A: Yes. I was thinking that would be really funny, Ellen with a beard on her face. That’s such an easy fix. It’s that 2 a.m. moment of inspiration: What if you did put a beard on? That’s how the ball got rolling. It’s a testament to [Ellen’s] humor.
Q: But the film is about more than just that visual. How did it become about telling female scientists’ stories?
A: It was going to be an online thing, 5 minutes showcasing Ellen. [Then] she invited me into the field, and it evolved for me. We really don’t see women at work. We see women as success stories, but we don’t see the backbreaking part of it. A lot of women will start in one direction, or they’ll take time off, [but] there’s not an understanding of the behind the scenes—so I said, “Let’s see the day, let’s see what the 12-hour days are like.” To see women in a light where it’s uncomfortable.
Q: You’re exhibiting the short documentary today. What are the plans for it?
A: We’re going to make two versions of the film – the Laramie one will be a short, 20-minute documentary. Ellen is the main subject, but it includes half a dozen other women who have participated in the project, discussing what their experiences have been working in paleontology. We want to show that it’s not always a direct path. Universities are bragging that they have a 50-50 split in science classrooms, but they’re all undergraduates. Especially in the world of academia, there’s a fear and belief that if you take any time off, your career is over. We really have to change the assumption, encourage young girls to pursue science. We’re aiming for film festivals and classroom showings. Our goal is to finish the short film, which was our original proposal, first.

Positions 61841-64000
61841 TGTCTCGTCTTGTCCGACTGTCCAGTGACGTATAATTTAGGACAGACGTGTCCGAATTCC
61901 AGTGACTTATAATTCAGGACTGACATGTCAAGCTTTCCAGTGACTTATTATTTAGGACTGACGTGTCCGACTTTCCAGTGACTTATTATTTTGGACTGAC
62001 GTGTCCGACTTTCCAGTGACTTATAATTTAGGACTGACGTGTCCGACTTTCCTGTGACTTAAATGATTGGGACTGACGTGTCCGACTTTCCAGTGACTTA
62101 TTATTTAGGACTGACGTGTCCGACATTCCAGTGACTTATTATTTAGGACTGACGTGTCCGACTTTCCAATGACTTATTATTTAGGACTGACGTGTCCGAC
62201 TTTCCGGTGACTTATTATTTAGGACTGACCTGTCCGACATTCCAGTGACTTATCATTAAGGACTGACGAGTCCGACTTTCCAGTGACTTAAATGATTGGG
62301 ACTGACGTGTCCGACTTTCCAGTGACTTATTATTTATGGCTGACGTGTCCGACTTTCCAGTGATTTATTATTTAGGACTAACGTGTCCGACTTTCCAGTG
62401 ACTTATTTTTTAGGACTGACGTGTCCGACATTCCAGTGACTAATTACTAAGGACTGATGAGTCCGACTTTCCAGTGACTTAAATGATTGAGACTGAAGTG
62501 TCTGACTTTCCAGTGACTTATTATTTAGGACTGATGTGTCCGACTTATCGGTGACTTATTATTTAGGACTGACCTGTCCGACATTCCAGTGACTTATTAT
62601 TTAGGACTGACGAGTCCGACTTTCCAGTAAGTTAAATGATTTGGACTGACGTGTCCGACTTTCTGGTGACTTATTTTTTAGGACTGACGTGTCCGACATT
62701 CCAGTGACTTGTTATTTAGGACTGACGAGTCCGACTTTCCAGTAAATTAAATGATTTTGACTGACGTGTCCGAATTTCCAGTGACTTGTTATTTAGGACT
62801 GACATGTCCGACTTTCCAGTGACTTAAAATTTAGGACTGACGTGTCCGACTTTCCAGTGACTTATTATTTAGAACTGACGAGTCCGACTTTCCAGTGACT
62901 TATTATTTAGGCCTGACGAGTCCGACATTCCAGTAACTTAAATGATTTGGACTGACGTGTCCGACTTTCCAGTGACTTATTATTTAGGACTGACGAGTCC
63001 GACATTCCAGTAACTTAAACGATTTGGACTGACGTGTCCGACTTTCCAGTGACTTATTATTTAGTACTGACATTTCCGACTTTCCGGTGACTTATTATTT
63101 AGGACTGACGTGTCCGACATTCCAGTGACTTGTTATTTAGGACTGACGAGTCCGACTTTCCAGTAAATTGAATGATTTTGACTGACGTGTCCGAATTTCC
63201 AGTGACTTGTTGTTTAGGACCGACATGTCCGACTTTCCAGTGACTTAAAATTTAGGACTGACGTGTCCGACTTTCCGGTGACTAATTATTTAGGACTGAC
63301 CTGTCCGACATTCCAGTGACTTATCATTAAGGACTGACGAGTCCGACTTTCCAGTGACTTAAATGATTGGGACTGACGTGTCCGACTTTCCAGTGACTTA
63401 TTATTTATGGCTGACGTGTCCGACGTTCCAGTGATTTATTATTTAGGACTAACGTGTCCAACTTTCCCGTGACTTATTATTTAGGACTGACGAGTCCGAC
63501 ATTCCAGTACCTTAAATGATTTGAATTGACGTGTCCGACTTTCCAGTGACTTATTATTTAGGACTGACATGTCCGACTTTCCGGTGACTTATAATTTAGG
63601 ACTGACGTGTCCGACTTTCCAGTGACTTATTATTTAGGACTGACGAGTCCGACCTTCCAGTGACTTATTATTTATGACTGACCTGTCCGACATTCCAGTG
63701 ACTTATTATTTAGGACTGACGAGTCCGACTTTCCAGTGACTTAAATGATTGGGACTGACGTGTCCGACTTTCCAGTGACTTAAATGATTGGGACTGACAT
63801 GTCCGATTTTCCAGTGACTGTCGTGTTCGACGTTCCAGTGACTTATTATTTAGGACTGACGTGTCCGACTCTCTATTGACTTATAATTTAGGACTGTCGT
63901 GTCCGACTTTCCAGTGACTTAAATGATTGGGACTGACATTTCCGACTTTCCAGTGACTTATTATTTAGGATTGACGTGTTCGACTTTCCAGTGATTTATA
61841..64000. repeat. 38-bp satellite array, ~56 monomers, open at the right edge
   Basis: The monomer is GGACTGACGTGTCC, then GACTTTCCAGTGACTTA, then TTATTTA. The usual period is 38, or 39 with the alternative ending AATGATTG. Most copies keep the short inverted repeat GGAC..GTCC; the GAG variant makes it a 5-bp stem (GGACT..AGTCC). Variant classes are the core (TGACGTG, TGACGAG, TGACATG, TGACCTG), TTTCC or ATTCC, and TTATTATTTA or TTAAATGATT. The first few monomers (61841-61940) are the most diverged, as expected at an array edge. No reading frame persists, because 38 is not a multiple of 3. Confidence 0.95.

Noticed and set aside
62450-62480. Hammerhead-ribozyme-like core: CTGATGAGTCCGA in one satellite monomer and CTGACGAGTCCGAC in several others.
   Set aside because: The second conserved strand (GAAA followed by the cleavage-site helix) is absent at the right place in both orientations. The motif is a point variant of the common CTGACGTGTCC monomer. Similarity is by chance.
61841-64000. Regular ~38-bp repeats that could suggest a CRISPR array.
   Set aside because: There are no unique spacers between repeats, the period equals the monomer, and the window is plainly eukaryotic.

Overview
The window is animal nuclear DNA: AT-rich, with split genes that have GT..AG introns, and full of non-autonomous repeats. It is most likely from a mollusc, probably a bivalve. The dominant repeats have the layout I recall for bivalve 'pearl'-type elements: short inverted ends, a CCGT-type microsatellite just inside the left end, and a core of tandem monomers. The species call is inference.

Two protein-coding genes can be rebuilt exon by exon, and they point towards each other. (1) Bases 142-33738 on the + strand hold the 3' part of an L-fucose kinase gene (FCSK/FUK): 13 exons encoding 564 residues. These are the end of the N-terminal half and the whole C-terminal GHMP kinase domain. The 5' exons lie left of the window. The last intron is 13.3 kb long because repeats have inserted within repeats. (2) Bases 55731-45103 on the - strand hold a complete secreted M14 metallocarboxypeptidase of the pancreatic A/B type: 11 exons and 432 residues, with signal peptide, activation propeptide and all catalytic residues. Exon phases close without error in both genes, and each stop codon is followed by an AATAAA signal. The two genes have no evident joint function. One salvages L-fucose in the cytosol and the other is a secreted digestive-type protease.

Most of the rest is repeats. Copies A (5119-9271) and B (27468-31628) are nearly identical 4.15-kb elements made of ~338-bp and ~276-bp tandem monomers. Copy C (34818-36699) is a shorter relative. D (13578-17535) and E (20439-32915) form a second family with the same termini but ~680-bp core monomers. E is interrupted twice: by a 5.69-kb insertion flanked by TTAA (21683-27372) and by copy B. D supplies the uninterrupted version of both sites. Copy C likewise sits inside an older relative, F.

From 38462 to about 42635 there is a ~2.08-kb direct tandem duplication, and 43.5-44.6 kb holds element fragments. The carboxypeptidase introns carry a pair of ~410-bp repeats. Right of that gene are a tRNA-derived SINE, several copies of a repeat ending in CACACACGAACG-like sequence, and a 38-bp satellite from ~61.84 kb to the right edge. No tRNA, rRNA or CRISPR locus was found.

We also thought it was important to make a feature-length film, to understand more of the inner workings of building a career as a woman, [for which we now had such] a variety of examples. Our editor is going to take a break, and then I’m guessing summer 2017 we’ll have that finished. It’s been going really well—getting the short film together is helpful for building the feature, because we know the core story now.
Q: How have Currano’s current and former employers—the University of Wyoming and Miami University in Oxford, Ohio—responded?
A: They have been supportive. Miami University will be hosting the [photo] show in 2018. The University of Wyoming was fabulous from the beginning of the project, before we had the numbers.
Q: How did you recruit other scientists to participate?